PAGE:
The residents of Osco lived mostly off livestock and alpine pastures in the Bedretto valley (Alp Cruina) on the north side of the Lukmanier pass. From the mid 19th Century onwards, the population decreases rapidly, because of emigration (mostly as cooks, assistants, farmers and hoteliers). With the construction of second homes, at the beginning of the 20th Century, the decline has been only partially stopped. In 2005, 62% of the population worked in agriculture.[2]

In 2004 voters rejected a merger with Faido and other municipalities of the middle Levantine.

Geography[edit]

Osco has an area, as of 1997, of 11.9 square kilometers (4.6 sq mi). Of this area, 0.57 km2 (0.22 sq mi) or 4.8% is used for agricultural purposes, while 6.37 km2 (2.46 sq mi) or 53.5% is forested. Of the rest of the land, 0.31 km2 (0.12 sq mi) or 2.6% is settled (buildings or roads), 0.24 km2 (0.093 sq mi) or 2.0% is either rivers or lakes and 2.59 km2 (1.00 sq mi) or 21.8% is unproductive land.

Of the built up area, housing and buildings made up 0.5% and transportation infrastructure made up 1.8%. Out of the forested land, 46.4% of the total land area is heavily forested and 2.3% is covered with orchards or small clusters of trees. Of the agricultural land, 4.3% is used for growing crops. Of the water in the municipality, 0.9% is in lakes and 1.1% is in rivers and streams. Of the unproductive areas, 11.7% is unproductive vegetation and 10.1% is too rocky for vegetation.[3]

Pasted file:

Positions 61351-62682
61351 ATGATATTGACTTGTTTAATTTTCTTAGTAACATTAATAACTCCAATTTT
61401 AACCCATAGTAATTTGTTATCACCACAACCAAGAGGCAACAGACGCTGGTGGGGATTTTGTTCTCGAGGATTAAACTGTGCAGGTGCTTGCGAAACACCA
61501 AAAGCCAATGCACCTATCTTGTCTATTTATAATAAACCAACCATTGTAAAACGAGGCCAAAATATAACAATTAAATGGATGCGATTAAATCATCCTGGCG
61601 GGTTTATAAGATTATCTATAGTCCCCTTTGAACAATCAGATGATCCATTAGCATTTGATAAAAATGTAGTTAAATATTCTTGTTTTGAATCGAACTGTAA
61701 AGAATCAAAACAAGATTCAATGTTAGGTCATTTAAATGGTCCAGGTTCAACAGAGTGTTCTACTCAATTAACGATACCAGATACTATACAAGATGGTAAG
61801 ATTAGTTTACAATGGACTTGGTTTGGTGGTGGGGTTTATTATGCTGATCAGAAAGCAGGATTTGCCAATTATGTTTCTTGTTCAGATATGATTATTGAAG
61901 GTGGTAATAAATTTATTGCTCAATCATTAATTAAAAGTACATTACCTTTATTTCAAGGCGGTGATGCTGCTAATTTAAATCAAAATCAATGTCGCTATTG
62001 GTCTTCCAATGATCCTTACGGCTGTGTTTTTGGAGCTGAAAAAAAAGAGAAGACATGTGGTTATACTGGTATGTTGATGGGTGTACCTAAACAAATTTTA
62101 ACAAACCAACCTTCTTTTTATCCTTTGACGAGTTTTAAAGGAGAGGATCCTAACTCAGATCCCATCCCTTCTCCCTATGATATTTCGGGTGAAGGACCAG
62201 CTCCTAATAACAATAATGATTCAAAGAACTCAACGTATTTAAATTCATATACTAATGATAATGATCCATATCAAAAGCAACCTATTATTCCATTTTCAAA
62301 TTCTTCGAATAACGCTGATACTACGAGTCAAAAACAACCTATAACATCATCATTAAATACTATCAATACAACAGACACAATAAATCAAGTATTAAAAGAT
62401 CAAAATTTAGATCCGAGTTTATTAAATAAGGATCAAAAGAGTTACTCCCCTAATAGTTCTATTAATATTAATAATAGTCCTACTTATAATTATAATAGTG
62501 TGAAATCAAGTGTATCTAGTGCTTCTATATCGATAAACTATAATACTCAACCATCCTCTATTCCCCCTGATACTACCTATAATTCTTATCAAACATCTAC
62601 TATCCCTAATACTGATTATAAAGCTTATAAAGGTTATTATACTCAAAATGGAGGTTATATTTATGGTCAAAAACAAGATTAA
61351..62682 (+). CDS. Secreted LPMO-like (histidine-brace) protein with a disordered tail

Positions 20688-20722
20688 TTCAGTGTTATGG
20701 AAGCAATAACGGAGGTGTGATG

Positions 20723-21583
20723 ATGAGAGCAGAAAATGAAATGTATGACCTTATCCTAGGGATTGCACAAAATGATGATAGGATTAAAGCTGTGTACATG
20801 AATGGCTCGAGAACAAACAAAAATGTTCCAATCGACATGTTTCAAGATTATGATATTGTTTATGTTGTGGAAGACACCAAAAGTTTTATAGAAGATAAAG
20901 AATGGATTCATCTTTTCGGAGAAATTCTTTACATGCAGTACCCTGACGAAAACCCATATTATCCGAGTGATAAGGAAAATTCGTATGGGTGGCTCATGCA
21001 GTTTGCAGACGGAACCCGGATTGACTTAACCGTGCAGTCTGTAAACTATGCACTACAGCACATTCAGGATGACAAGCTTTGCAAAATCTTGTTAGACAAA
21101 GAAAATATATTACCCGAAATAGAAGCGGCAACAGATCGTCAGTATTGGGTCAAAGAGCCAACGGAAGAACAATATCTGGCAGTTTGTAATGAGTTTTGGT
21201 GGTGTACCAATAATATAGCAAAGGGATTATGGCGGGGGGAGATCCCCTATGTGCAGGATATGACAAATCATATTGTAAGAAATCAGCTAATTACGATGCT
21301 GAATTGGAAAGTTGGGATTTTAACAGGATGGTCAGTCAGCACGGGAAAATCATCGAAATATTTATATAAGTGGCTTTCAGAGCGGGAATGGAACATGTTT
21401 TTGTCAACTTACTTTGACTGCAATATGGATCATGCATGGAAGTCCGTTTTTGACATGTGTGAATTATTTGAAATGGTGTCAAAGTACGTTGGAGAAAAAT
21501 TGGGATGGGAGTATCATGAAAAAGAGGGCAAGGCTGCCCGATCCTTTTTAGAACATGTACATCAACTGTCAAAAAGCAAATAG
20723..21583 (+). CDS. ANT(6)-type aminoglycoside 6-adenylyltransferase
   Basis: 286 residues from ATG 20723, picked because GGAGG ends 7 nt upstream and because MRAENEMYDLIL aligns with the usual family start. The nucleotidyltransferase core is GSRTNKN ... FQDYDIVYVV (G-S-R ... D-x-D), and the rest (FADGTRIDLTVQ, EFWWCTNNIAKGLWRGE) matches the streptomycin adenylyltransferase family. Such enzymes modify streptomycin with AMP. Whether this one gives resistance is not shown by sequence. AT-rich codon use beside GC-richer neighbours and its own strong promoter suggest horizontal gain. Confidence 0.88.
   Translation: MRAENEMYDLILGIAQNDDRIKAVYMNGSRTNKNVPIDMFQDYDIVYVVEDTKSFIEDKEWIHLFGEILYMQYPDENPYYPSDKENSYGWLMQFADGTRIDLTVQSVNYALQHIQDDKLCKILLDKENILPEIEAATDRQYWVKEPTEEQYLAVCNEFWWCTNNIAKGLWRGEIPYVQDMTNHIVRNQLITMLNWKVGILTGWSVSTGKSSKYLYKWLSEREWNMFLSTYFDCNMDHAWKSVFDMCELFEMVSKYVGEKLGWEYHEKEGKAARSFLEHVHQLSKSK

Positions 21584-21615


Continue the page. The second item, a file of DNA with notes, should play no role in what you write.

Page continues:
The municipality is located in the Leventina district, at en elevation of 1,157 m (3,796 ft) on the left side of the Leventina valley. It is on a terrace above the Monte Piottino canyon. It consists of the village of Osco which is made up of the sections of Vigera, Brusgnano and Freggio.

Coat of arms[edit]

The blazon of the municipal coat of arms is Azure three bees one and two above a bee-hive all Or. The bees symbolize the activity of its people carrying goods over Gottard pass, which was very important in the economic life in that days, as reported by the statutes dated 1237.[4]